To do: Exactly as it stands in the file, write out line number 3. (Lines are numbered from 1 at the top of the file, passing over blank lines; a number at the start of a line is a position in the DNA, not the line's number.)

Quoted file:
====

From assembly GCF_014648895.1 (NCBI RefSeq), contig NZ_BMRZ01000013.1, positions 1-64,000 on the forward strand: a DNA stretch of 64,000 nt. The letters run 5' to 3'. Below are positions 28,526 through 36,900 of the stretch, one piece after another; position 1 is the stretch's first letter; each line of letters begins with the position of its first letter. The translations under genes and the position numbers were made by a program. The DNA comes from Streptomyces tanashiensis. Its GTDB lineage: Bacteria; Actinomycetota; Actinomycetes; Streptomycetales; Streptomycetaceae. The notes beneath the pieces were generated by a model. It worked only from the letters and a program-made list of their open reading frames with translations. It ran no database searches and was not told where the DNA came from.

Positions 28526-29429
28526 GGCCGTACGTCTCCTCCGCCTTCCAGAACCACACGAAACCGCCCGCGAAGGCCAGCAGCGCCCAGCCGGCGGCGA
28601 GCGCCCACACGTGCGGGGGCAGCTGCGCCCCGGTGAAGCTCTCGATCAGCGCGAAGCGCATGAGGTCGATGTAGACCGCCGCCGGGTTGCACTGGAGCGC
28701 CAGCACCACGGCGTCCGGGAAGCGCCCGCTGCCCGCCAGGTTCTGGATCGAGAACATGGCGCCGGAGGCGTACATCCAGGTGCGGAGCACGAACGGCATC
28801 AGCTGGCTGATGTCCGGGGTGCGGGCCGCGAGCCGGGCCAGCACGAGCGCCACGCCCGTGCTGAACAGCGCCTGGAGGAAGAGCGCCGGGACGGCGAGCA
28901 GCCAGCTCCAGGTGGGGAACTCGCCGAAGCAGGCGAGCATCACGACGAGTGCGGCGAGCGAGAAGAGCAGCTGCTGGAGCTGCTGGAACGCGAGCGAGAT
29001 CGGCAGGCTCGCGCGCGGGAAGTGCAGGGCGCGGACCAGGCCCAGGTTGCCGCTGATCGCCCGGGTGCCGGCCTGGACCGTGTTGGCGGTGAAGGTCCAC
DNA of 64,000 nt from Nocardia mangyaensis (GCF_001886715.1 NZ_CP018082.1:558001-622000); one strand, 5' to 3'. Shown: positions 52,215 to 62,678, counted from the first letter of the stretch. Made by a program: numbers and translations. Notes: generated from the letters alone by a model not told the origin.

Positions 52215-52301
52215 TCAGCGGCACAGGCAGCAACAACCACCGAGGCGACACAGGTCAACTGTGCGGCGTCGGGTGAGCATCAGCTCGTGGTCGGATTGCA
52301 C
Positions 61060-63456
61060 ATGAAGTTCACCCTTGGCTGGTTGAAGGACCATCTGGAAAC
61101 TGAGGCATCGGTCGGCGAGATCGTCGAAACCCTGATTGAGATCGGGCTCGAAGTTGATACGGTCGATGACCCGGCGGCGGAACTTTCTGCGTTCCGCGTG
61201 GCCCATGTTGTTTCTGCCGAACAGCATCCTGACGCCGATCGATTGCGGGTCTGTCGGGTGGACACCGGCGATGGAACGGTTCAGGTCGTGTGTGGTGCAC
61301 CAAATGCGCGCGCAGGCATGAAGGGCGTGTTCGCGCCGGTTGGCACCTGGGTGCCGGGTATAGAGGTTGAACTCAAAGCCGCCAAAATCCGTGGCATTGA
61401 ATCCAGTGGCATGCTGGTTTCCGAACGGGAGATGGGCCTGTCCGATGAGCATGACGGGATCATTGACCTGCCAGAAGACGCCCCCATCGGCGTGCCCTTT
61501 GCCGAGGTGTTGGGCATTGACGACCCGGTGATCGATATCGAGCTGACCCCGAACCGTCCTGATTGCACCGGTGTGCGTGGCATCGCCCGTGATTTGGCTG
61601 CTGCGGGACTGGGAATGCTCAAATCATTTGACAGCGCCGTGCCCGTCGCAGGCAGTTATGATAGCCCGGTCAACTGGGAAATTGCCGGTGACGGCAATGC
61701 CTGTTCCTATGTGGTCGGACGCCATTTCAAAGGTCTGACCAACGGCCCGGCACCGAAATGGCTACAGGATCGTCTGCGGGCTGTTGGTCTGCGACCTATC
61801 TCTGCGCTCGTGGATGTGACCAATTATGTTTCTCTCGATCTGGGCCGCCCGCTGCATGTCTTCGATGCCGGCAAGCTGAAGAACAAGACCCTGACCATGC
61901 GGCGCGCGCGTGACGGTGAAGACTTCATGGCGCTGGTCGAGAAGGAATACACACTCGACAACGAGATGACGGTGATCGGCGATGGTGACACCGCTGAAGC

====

28526 GGCCGTACGTCTCCTCCGCCTTCCAGAACCACACGAAACCGCCCGCGAAGGCCAGCAGCGCCCAGCCGGCGGCGA